Chads Masai Mara Report

Well, hello there!

I am still sitting in my tent overlooking the banks of the Mara River in Kenya’s Maasai Mara and thought I would just give you all a quick update on my month-long trip to this part of the world!

It has been an absolute privilege spending some quality time in on the vast plains of East Africa, and I have thoroughly enjoyed taking images of the wildlife in a vastly different habitat to what I am used to, and as can be seen from my selection of images chosen to share with you all, I have focused heavily on showing animals in their environment and under those big skies that are so iconically African.

The one aspect that can make these scenes better is a brewing storm, and we have had our fair share of those here the past few weeks…great for photography, but not so great for photographer when the heavens open over his open game viewing vehicle!

I have one more week left in Kenya before heading back to South Africa and Tanda Tula, and the truth is that as much as I have enjoyed my time here, I am still excited about heading back to the Timbavati. It is very difficult to explain how – despite doing essentially the same thing – safaris in East Africa and South Africa are vastly different. The closest I can come to pin pointing what makes them different is the environment in which they are conducted. On the open plains of East Africa, one can spot animals literally miles away (I had this when chasing that herd of elephants with the rainbow – I spotted them on the distant horizon from about 5km away…I didn’t realise how far away they were until I kept coming over a small rise and they were still on the distant horizon!). This means that you can always see animals (or a cluster of vehicles watching a high profile sighting), but that you also spot them when they are far away and don’t get surprised by rounding the corner and finding them. The Greater Kruger Park is predominantly made up of mixed woodlands, with comparatively dense vegetation, and this does a good job of concealing many of the inhabitants. What it does mean however is that you never know what is around the next corner, and whenever I am on drive I have a constant sense of anticipation as to what might be hiding around the next corner…and if isn’t around that corner, it might still be around the next one!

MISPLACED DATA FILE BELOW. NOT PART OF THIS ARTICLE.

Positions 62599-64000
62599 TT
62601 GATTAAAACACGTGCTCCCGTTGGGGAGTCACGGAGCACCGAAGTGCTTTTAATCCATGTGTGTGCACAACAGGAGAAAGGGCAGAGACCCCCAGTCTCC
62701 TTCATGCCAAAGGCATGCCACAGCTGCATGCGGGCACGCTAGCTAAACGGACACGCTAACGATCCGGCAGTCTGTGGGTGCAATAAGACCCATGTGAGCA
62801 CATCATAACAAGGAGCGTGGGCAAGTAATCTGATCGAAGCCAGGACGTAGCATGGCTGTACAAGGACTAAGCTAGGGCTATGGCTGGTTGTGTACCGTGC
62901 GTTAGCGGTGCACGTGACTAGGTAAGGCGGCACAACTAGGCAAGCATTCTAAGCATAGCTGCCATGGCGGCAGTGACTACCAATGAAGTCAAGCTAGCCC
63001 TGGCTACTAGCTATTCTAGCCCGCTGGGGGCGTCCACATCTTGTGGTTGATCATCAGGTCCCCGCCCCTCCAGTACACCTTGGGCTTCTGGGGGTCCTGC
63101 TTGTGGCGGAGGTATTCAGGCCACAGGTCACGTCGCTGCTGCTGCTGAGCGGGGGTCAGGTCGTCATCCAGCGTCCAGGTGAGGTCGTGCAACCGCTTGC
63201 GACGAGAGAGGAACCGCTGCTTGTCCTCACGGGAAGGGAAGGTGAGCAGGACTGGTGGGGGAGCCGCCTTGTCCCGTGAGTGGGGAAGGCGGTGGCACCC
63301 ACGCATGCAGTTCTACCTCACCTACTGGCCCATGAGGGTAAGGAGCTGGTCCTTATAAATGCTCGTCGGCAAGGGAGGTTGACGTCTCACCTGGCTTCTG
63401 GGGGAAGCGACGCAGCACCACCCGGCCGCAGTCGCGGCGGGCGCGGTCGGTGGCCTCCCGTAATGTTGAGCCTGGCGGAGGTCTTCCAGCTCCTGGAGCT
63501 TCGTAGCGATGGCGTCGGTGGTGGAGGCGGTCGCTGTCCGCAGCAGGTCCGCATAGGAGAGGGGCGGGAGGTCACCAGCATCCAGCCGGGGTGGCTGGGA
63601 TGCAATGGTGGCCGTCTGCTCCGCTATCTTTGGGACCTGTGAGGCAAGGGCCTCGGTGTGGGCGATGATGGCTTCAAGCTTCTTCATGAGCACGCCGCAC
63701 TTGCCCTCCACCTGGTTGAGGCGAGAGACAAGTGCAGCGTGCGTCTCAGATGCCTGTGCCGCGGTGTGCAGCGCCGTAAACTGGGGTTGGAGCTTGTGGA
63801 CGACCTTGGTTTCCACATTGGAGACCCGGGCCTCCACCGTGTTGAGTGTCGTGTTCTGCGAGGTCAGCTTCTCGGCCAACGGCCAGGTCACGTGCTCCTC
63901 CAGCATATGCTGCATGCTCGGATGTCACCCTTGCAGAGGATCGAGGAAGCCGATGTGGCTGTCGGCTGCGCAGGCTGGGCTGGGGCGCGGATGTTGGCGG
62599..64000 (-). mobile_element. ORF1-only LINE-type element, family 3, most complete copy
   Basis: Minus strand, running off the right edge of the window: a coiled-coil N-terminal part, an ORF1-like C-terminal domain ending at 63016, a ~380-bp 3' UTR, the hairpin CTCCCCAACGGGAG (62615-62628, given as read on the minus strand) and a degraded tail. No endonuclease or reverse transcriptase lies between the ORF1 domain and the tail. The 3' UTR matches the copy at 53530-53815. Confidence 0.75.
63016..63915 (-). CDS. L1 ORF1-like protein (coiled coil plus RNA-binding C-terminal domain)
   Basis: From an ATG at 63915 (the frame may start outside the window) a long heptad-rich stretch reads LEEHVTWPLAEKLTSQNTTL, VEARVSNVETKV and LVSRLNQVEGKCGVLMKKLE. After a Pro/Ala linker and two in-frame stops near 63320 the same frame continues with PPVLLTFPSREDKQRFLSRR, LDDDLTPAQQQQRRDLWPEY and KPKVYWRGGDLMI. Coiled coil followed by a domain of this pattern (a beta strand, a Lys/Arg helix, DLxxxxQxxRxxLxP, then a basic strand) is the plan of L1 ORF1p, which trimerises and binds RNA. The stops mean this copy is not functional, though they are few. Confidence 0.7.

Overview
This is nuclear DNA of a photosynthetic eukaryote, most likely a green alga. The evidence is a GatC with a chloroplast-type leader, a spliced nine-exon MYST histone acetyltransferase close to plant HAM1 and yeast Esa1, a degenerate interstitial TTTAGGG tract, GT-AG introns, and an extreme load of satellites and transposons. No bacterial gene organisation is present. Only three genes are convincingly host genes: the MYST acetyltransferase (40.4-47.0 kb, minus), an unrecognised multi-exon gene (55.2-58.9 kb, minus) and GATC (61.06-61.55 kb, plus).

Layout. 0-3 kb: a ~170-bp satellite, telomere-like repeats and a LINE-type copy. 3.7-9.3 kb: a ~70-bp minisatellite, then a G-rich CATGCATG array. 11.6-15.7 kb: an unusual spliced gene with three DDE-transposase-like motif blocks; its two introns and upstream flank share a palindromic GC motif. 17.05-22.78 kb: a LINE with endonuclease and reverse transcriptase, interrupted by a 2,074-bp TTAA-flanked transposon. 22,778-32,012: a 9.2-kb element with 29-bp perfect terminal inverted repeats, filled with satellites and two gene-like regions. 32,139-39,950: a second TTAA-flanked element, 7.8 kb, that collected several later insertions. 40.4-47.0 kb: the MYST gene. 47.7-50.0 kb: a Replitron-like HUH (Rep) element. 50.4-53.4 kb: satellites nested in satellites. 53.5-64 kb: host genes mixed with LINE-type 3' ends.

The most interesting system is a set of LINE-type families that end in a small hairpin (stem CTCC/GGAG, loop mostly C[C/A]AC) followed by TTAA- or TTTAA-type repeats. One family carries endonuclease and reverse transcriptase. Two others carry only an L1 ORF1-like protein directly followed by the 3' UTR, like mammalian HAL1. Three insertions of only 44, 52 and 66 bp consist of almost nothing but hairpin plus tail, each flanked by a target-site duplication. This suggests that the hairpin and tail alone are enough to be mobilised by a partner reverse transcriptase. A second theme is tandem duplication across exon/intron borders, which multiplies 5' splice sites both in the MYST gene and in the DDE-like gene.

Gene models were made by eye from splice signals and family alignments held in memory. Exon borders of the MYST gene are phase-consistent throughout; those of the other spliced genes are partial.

For now though, I do hope that you enjoy seeing some images from a different landscape! I have one week left, and I am really hoping to see some cheetahs doing more than just sleeping; but that is me being greedy!

Will be back on a more regular basis upon my return, but until then, keep well!